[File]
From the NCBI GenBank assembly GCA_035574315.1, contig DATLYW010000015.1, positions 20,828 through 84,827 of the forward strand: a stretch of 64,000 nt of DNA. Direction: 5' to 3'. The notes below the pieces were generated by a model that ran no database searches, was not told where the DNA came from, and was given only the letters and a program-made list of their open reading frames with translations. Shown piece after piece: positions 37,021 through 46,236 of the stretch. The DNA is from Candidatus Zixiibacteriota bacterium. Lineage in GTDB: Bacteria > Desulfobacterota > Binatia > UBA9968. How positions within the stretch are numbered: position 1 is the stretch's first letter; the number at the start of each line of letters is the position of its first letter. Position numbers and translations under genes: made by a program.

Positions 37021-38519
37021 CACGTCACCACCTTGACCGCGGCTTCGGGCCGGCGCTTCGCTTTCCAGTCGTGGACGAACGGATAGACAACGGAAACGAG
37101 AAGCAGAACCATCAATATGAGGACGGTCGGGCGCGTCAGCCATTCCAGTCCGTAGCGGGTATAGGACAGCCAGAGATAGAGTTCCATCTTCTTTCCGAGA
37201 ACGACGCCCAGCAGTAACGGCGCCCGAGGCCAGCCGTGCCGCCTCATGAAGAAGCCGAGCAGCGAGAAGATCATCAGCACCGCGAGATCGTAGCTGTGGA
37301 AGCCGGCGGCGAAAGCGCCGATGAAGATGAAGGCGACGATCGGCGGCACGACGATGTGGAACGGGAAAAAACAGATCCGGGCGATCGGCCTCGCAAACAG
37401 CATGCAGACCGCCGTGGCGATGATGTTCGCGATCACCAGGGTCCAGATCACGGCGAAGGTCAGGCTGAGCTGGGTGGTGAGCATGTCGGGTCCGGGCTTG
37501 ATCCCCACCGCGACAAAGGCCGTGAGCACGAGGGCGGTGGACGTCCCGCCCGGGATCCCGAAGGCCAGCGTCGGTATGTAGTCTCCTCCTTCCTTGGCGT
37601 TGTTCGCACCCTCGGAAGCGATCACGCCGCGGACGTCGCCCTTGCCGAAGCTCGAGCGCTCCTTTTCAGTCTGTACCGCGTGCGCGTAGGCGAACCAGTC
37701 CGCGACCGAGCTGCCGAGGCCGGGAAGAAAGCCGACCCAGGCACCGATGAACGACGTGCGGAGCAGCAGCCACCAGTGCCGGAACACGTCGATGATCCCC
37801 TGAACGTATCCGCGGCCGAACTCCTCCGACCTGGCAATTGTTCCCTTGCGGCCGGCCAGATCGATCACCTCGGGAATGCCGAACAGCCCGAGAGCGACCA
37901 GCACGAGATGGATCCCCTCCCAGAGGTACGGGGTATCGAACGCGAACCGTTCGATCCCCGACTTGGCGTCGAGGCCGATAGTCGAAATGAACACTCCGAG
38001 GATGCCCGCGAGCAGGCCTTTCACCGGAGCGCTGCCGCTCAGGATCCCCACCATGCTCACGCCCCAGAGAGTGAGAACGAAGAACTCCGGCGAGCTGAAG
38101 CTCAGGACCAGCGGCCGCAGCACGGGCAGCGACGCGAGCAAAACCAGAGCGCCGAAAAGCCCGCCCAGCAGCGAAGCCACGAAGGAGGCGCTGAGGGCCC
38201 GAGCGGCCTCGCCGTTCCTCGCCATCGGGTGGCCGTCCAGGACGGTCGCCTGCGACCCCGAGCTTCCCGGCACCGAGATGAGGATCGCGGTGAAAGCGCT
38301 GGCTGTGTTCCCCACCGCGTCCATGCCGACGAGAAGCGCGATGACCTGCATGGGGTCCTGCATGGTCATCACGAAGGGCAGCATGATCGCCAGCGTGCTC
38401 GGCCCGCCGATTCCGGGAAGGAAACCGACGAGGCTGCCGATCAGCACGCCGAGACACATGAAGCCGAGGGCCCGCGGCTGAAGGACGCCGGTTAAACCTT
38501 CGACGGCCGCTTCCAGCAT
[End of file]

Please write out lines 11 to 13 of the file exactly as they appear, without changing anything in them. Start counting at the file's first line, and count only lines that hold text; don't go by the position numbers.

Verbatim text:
37801 TGAACGTATCCGCGGCCGAACTCCTCCGACCTGGCAATTGTTCCCTTGCGGCCGGCCAGATCGATCACCTCGGGAATGCCGAACAGCCCGAGAGCGACCA
37901 GCACGAGATGGATCCCCTCCCAGAGGTACGGGGTATCGAACGCGAACCGTTCGATCCCCGACTTGGCGTCGAGGCCGATAGTCGAAATGAACACTCCGAG
38001 GATGCCCGCGAGCAGGCCTTTCACCGGAGCGCTGCCGCTCAGGATCCCCACCATGCTCACGCCCCAGAGAGTGAGAACGAAGAACTCCGGCGAGCTGAAG